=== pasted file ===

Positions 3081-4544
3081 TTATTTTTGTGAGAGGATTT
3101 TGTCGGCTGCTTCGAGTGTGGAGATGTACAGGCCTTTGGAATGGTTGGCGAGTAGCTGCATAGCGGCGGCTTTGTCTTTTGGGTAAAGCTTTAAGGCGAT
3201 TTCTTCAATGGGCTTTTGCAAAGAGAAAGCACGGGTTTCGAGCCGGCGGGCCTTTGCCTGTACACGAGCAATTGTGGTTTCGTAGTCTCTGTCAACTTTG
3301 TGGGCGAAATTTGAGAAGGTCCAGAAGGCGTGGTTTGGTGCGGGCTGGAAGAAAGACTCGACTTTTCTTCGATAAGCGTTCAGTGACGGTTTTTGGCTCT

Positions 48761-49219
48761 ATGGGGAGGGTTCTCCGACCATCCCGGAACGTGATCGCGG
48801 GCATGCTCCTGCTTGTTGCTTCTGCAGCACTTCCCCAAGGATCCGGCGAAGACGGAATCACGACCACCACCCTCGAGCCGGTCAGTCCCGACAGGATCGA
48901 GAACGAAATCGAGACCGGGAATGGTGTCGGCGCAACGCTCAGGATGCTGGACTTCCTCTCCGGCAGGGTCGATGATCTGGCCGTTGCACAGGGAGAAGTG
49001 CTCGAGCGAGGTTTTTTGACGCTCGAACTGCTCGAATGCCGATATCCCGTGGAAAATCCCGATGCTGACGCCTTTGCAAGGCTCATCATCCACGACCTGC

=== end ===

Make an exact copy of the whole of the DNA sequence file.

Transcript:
Positions 3081-4544
3081 TTATTTTTGTGAGAGGATTT
3101 TGTCGGCTGCTTCGAGTGTGGAGATGTACAGGCCTTTGGAATGGTTGGCGAGTAGCTGCATAGCGGCGGCTTTGTCTTTTGGGTAAAGCTTTAAGGCGAT
3201 TTCTTCAATGGGCTTTTGCAAAGAGAAAGCACGGGTTTCGAGCCGGCGGGCCTTTGCCTGTACACGAGCAATTGTGGTTTCGTAGTCTCTGTCAACTTTG
3301 TGGGCGAAATTTGAGAAGGTCCAGAAGGCGTGGTTTGGTGCGGGCTGGAAGAAAGACTCGACTTTTCTTCGATAAGCGTTCAGTGACGGTTTTTGGCTCT

Positions 48761-49219
48761 ATGGGGAGGGTTCTCCGACCATCCCGGAACGTGATCGCGG
48801 GCATGCTCCTGCTTGTTGCTTCTGCAGCACTTCCCCAAGGATCCGGCGAAGACGGAATCACGACCACCACCCTCGAGCCGGTCAGTCCCGACAGGATCGA
48901 GAACGAAATCGAGACCGGGAATGGTGTCGGCGCAACGCTCAGGATGCTGGACTTCCTCTCCGGCAGGGTCGATGATCTGGCCGTTGCACAGGGAGAAGTG
49001 CTCGAGCGAGGTTTTTTGACGCTCGAACTGCTCGAATGCCGATATCCCGTGGAAAATCCCGATGCTGACGCCTTTGCAAGGCTCATCATCCACGACCTGC